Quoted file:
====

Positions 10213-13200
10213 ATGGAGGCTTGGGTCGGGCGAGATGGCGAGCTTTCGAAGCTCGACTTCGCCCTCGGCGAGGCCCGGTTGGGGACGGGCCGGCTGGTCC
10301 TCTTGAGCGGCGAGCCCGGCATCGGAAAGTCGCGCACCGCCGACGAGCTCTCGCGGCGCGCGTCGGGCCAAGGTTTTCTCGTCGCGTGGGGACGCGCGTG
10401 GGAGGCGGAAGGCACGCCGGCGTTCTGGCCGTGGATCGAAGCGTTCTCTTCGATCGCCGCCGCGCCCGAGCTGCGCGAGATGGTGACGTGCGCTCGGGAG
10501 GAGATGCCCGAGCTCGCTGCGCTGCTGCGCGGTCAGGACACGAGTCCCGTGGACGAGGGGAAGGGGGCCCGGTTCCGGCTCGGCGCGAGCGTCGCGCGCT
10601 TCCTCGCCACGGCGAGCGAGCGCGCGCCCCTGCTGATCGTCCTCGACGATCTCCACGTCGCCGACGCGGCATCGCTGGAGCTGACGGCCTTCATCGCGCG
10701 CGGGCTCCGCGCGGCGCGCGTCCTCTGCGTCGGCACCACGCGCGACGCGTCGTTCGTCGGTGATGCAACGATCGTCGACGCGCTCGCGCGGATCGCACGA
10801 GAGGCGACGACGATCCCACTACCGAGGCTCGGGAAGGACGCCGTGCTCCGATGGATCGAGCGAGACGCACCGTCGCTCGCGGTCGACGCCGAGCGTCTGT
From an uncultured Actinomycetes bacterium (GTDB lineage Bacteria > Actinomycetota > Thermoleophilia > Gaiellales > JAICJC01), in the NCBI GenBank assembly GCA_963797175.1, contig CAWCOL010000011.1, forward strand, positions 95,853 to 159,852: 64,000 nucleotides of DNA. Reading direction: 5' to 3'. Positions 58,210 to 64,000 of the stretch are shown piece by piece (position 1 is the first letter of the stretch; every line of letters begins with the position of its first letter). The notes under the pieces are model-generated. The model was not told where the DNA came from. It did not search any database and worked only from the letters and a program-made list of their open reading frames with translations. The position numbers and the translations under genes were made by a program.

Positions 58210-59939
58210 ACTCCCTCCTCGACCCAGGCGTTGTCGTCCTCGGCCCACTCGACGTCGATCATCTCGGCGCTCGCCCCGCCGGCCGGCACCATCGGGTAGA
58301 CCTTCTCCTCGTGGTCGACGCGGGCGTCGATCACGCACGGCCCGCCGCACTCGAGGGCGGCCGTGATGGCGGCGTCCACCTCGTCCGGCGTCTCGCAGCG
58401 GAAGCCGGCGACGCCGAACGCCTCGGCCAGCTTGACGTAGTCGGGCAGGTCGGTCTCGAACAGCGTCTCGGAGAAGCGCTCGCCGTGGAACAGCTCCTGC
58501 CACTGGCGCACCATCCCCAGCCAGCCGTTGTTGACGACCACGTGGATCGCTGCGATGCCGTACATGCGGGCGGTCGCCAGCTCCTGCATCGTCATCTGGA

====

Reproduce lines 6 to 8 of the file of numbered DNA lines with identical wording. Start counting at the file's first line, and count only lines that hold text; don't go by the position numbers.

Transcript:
10601 TCCTCGCCACGGCGAGCGAGCGCGCGCCCCTGCTGATCGTCCTCGACGATCTCCACGTCGCCGACGCGGCATCGCTGGAGCTGACGGCCTTCATCGCGCG
10701 CGGGCTCCGCGCGGCGCGCGTCCTCTGCGTCGGCACCACGCGCGACGCGTCGTTCGTCGGTGATGCAACGATCGTCGACGCGCTCGCGCGGATCGCACGA
10801 GAGGCGACGACGATCCCACTACCGAGGCTCGGGAAGGACGCCGTGCTCCGATGGATCGAGCGAGACGCACCGTCGCTCGCGGTCGACGCCGAGCGTCTGT